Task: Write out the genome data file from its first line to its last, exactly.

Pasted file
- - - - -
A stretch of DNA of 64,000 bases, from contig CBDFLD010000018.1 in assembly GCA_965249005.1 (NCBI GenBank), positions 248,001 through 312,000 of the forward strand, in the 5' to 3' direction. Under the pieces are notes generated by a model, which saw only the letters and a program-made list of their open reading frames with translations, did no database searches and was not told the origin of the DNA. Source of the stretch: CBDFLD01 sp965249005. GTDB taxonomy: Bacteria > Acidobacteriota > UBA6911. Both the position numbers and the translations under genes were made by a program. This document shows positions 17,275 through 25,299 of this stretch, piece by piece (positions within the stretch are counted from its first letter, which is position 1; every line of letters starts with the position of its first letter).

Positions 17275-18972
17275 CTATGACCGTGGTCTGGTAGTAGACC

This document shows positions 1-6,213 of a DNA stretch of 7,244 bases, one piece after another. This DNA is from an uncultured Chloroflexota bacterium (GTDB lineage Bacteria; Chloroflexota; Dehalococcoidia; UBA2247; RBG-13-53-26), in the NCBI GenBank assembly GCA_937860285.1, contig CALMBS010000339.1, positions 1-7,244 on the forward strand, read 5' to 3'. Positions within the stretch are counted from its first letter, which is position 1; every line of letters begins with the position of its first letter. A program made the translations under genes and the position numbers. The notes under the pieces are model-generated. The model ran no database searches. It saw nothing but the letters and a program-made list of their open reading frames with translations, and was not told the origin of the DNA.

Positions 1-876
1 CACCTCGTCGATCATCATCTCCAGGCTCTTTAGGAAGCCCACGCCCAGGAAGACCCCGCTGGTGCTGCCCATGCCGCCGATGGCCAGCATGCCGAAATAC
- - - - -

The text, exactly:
A stretch of DNA of 64,000 bases, from contig CBDFLD010000018.1 in assembly GCA_965249005.1 (NCBI GenBank), positions 248,001 through 312,000 of the forward strand, in the 5' to 3' direction. Under the pieces are notes generated by a model, which saw only the letters and a program-made list of their open reading frames with translations, did no database searches and was not told the origin of the DNA. Source of the stretch: CBDFLD01 sp965249005. GTDB taxonomy: Bacteria > Acidobacteriota > UBA6911. Both the position numbers and the translations under genes were made by a program. This document shows positions 17,275 through 25,299 of this stretch, piece by piece (positions within the stretch are counted from its first letter, which is position 1; every line of letters starts with the position of its first letter).

Positions 17275-18972
17275 CTATGACCGTGGTCTGGTAGTAGACC

This document shows positions 1-6,213 of a DNA stretch of 7,244 bases, one piece after another. This DNA is from an uncultured Chloroflexota bacterium (GTDB lineage Bacteria; Chloroflexota; Dehalococcoidia; UBA2247; RBG-13-53-26), in the NCBI GenBank assembly GCA_937860285.1, contig CALMBS010000339.1, positions 1-7,244 on the forward strand, read 5' to 3'. Positions within the stretch are counted from its first letter, which is position 1; every line of letters begins with the position of its first letter. A program made the translations under genes and the position numbers. The notes under the pieces are model-generated. The model ran no database searches. It saw nothing but the letters and a program-made list of their open reading frames with translations, and was not told the origin of the DNA.

Positions 1-876
1 CACCTCGTCGATCATCATCTCCAGGCTCTTTAGGAAGCCCACGCCCAGGAAGACCCCGCTGGTGCTGCCCATGCCGCCGATGGCCAGCATGCCGAAATAC